Do the two episodes – Scudamore and Fifa’s latest difficulties – link?   The Premier League clearance of Scudamore was a total whitewash, and the press moved on.  Now there is another fuss about the same old characters in Fifa, the press is excited, nothing much will happen, and everyone will move on.  That’s the link.  No one has the guts to deal with any of this.

BT Sport thinks it is fine to bring back old Sky commentators who have been recorded making derogatory comments about women, and Fifa will be sure that because no one in world sport will stand up to it, it can sail through this crisis.   Commentators will wrong in and say I shouldn’t be so sensitive about comments, and so it moves on.

Nothing is changing.

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22 comments to Football’s leadership is morally bankrupt but nothing changes

  • oldgroover

    You say that “no one has the guts to deal with any of this”. I think that by recycling the FIFA & Premiership scandals the media is at least trying to deal with it. Some of these tales have been going on in Private Eye,the BBC & The Guardian (my main sources of news ) for years now, but who actually would deal with it. Is it a government or some other organisation.

  • oldgroover

    I should also have noted that you’re doing your bit to keep it alive. Sorry about that. Keep up the campaigning.

  • WA

    This report on the “International New York Times” throws some light on the suspicious refree calls in PL matches and further supports the issue of massive corruption in football headed by FIFA.

  • Rantetta

    I must say, I looked at the Scudapoo thing with some amusement. Let me explain.

    From the moment I heard about this story I knew it’d be whitewashed, but how? Simples. Set up a committee, or whatever it was. I looked at who’d sit on said committee.


    What did I expect?

    Coates? Owner of bet365, who is still a fit and proper person. A man whose team should’ve gone down long ago, and who’s team kick shit out of everybody, but especially Arsenal, and no one says anything about it.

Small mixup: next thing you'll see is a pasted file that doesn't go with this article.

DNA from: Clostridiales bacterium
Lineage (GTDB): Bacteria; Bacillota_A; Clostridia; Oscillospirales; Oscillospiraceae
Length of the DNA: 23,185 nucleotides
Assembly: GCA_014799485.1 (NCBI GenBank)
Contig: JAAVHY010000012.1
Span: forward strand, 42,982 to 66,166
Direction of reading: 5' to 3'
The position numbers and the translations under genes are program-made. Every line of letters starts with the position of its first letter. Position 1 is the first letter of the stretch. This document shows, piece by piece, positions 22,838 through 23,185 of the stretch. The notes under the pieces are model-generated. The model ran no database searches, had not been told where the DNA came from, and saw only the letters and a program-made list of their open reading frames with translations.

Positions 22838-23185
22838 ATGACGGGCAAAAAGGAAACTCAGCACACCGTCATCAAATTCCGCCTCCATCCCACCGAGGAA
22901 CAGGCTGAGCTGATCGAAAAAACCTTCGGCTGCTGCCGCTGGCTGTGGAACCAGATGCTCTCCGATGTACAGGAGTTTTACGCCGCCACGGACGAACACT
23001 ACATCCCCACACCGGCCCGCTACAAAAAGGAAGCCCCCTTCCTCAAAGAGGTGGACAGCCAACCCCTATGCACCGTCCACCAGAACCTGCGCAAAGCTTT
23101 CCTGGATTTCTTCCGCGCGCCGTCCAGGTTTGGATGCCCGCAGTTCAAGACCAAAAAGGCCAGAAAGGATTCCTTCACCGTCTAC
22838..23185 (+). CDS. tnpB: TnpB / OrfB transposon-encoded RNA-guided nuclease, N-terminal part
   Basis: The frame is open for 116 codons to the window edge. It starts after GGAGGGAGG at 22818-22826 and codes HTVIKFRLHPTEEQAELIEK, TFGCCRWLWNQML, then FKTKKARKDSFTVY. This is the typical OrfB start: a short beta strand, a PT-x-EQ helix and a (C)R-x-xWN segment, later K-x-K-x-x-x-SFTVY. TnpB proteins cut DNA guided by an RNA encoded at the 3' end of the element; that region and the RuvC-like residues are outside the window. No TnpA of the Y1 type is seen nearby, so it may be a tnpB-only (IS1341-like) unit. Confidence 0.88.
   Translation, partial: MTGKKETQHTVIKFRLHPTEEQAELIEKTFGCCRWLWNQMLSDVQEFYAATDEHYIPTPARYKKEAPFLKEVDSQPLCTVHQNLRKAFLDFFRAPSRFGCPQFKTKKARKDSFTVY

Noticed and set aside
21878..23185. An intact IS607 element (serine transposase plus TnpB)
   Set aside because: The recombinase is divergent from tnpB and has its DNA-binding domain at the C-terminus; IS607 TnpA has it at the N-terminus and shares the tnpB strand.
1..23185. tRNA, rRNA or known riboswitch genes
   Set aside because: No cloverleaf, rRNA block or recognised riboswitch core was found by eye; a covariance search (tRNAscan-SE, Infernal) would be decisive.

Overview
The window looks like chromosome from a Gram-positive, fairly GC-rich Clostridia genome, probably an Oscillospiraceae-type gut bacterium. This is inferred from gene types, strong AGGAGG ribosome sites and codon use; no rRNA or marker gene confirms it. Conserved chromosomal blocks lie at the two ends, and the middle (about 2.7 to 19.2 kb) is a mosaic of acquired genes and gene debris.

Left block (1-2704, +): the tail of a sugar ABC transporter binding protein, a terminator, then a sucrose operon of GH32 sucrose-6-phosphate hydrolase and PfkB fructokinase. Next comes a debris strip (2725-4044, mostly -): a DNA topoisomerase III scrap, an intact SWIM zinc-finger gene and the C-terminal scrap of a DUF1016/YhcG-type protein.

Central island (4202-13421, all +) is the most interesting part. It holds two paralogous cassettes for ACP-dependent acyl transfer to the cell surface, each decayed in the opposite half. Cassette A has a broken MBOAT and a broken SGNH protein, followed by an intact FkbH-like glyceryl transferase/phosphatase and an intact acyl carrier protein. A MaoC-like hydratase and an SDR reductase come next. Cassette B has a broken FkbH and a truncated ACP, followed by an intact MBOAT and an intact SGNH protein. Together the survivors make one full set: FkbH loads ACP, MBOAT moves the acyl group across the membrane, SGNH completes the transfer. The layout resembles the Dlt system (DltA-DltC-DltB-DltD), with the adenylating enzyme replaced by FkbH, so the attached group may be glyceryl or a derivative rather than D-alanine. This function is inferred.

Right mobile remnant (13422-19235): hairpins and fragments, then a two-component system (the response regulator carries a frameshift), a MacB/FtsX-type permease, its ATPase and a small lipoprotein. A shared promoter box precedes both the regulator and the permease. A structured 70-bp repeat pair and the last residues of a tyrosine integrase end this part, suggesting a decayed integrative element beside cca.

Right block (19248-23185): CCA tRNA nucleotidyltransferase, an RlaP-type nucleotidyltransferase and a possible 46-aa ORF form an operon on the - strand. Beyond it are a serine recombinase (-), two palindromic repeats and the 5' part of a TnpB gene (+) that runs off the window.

Wass he gonna do about Big Titty emails? Puleeeease!

    Gill. What a ****! Ain’t he been instrumental in “doin’ stuff for Manu/fergie” of a questionable nature. He certainly was on the committee that upheld Giroud’s ban – towards the end of the previous season, following a wrongly awarded red card at Fulham. For me, this was done to mess up arsenals chances of getting the top 4 spot. Arsenal were in such good form, the bastrds. We’ll put a stop to that.

    No, you fking didn’t. Yes, you had to resort to denigrating Arsenal’s amazing achievement in getting 4th place. How dare arsenal celebrate, given the overwhelming shenanigans employed to **** up this magnificent club.

    I can’t remember who the other two peeps were and I ain’t gonna look it up cos they’re all the same – in terms of justifying multifarious abominations, corruption wise.

    If I talk about FUFA I’ll just have a bad Sunday.

    People, do you realise the extent of the miracle that is Arsenal football club, particularly re their league positions at end of season – since moving to Ashburton G?

    And then there’s Arsène Wenger. One magnificent human being.

  • nicky

    As my old golf pro once told me “Keep chipping away and things will improve”.
    BT’s disgraceful employment of Thicko Gray speaks for itself. The creep should be unemployable.
    As for Qatar, it’s further evidence of a corrupt FIFA. Unfortunately, many more nails are needed in its coffin but they WILL be found, never fear.

  • Rantetta


    Thanks for posting that article from NY Times.

  • jambug


    If Talkshite can employ wife beating ‘doggers’ with impunity then surely all hope is lost.

  • bjtgooner

    To requote from the article; –

    “The Premier League clearance of Scudamore was a total whitewash, and the press moved on.”

    The press did not have to move on, they chose to and in doing so supported the retention of the Scud. (In my view he should have been fired.)

    In other words the press/media are complicit in his display of sexism.

  • Brickfields Gunners

    @ WA -June 1, 2014 at 9:10 am – Thanks for that link . Very extensive but probably not go very far .
    Soon the WC will be upon us and all that wrong doing will be shelved for another day …or year..or the next FIFA elections .
    The fans of the respective countries competing will go into the cocoon of their collective national delusions.
    Me ? I’m backing Costa Rica – Go Joel !

  • Brickfields Gunners

    From the mouth of lil’ babes…